I have a room, he says, paying the bar bill. I don’t think your friend is coming.
My friend? She tries not to slur. Fuck my friend, she says.
He takes her arm and she wobbles in her sparkly fuck-me shoes, hoping not to fall. They pass through the lobby and she sees Max rushing, a cellophane-wrapped bunch of supermarket flowers in his hand. She flutters her fingers, but he doesn’t see her. Ara pushes the elevator button. Up.
Fuck my friend, she mumbles again.
In the room, Ara pours little splits of champagne. To life, he says.
They drink and he kisses her, fully, passionately. She is ready to suck his asshole. If she had a tail, it would be thumping.
Then he asks her if they should take care of business first. She thinks he’s talking about taking a leak, but then she sees him reach for his wallet. For one horrible moment she wonders if he expects her to pay him, gigolo-like, the desperation and need so obvious in her, but then she gets it and she flares with mortification despite her solidly drunk state, to think, that he thinks, that she, USC, MBA, magna cum laude—
He’s swarthy and suave, hirsute with sensual lips and dark dangerous eyes. She’s ecstatically drunk, hopelessly horny. She’s in the Beverly-fucking-Hills Hotel. What’s she supposed to say, that she’s willing to give it up real good for free? She could use some recouping.
A thousand dollars, she says. She hiccups; holds her breath.
My pleasure, he says. He pulls out ten new one-hundred dollar bills and gives them to her. She tucks them into her cute little ladybug bag.
And they fuck, up, down, sideways and under, and then a hard, deep sleep.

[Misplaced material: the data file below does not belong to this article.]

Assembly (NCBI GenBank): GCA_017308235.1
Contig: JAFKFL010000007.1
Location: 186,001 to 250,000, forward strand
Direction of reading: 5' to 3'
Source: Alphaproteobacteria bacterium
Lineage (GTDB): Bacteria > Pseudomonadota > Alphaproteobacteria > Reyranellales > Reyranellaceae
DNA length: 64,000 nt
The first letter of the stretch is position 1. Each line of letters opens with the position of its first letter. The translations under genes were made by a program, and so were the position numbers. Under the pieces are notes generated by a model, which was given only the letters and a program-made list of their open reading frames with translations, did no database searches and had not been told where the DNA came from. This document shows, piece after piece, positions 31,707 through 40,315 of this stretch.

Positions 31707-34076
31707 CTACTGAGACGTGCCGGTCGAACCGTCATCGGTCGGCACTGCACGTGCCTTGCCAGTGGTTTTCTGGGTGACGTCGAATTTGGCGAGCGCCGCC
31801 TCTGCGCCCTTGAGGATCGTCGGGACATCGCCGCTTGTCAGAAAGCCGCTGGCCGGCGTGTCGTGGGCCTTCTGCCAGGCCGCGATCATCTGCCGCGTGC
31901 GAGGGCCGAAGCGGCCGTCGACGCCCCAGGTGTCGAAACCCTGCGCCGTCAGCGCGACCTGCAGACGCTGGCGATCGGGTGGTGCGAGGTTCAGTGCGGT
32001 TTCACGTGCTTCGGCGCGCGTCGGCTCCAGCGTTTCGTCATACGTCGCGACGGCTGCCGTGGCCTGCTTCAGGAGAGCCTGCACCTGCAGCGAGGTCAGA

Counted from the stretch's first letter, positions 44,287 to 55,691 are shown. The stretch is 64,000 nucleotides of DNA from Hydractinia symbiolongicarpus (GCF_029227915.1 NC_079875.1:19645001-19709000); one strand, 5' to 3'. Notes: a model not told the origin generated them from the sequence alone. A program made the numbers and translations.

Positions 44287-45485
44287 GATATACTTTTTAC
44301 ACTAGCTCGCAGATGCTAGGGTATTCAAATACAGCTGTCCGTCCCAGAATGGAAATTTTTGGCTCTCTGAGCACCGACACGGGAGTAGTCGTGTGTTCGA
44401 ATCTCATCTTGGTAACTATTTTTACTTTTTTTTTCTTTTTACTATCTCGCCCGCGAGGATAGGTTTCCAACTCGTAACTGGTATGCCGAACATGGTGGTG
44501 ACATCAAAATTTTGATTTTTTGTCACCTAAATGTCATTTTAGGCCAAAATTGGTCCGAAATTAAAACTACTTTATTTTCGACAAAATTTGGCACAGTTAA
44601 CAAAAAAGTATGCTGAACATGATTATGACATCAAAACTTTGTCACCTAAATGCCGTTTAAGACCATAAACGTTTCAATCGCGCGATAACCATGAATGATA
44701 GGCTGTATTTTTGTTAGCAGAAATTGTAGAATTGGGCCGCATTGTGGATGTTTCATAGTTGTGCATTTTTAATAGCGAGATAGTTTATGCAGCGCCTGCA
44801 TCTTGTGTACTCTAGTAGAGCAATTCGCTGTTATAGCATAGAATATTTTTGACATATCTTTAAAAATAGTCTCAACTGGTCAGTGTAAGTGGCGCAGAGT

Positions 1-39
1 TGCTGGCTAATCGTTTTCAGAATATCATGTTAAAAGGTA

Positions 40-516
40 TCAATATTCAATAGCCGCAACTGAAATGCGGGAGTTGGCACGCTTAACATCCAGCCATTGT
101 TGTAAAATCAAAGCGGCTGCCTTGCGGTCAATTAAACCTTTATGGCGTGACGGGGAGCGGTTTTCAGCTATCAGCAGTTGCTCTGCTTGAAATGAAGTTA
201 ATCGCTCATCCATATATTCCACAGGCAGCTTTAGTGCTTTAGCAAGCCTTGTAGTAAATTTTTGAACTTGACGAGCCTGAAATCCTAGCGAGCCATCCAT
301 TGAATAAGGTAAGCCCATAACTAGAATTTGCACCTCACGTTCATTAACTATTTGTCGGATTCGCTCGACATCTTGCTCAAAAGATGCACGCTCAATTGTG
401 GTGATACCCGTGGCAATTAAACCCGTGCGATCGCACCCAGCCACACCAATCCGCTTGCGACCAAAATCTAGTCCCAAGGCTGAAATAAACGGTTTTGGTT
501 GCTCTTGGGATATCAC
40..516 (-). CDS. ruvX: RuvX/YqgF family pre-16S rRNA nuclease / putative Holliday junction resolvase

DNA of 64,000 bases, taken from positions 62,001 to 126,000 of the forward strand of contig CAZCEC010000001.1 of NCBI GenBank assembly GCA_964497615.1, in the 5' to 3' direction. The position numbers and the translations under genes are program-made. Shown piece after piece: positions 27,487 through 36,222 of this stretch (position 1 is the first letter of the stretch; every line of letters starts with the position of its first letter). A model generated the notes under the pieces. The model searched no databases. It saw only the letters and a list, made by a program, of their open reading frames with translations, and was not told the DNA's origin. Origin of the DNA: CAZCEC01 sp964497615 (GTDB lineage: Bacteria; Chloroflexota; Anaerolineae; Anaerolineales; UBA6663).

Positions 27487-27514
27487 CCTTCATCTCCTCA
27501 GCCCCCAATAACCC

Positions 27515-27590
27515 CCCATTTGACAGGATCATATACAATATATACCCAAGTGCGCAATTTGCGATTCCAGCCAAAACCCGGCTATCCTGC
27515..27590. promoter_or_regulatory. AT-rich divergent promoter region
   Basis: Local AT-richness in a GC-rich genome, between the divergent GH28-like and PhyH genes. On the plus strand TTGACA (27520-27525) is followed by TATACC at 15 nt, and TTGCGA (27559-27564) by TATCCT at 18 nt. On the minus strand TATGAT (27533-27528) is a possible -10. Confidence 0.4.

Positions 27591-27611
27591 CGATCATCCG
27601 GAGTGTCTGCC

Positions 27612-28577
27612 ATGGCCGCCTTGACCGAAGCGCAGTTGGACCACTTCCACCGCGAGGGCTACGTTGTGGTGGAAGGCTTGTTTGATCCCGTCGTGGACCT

Next morning he’s in a terry cloth robe, already showered and oozing his spicy citrus smell. He offers her coffee from a silver tray replete with croissants, Danishes, cheeses, jams. Her head pounds, she has to pee. He hands her a robe and she gets up, pees, and wipes some of the makeup off from around her eyes, swipes at her teeth with his toothbrush. She stuffs her ragged panty hose into the trash and dresses in her wrinkled little black dress and fuck-me shoes, garish and sad in the California light of day.
I have a meeting, he says. But next time I’m in Los Angeles I’d love to call you.
She gives him her phone number. She bites her lip. I’m not really, I’m not—
He pulls out another hundred-dollar bill. I love your enthusiasm, he says. She blushes hotly. She does recall a fair amount of enthusiasm. She takes the money.
One day, Toni will manage Ara Babajanian’s fifty million dollar portfolio. He will be one of her most loyal clients at the conservative investment firm that will one day make her a partner, and one day Toni and Ara will share more champagne and they will laugh loud and hard about this night. By then, Max will be a dim memory, a shallow notch on the headboard of her life.
But right now she holds her head high as she struts lightly through the lobby to the main entrance, realizing that attitude is half of everything. She could feel degraded, corrupt, fallen—but the cool clear reality of being fabulously fucked and financially flush trumps. Win, win. She digs into her ladybug bag and gives the valet a hefty tip, and then gets into her car and drives away, a little less wide in the eye, a little less dew on the petal, wiser, maybe, sadder, hardly.
Alicia Gifford‘s short fiction has been published in Alaska Quarterly Review, Narrative Magazine, Hobart, The Los Angeles Review, Confrontation, FRiGG, The Barcelona Review, Best American Erotica, and more journals and anthologies.“Fallen” first appeared in Pank 4. Reprinted with permission.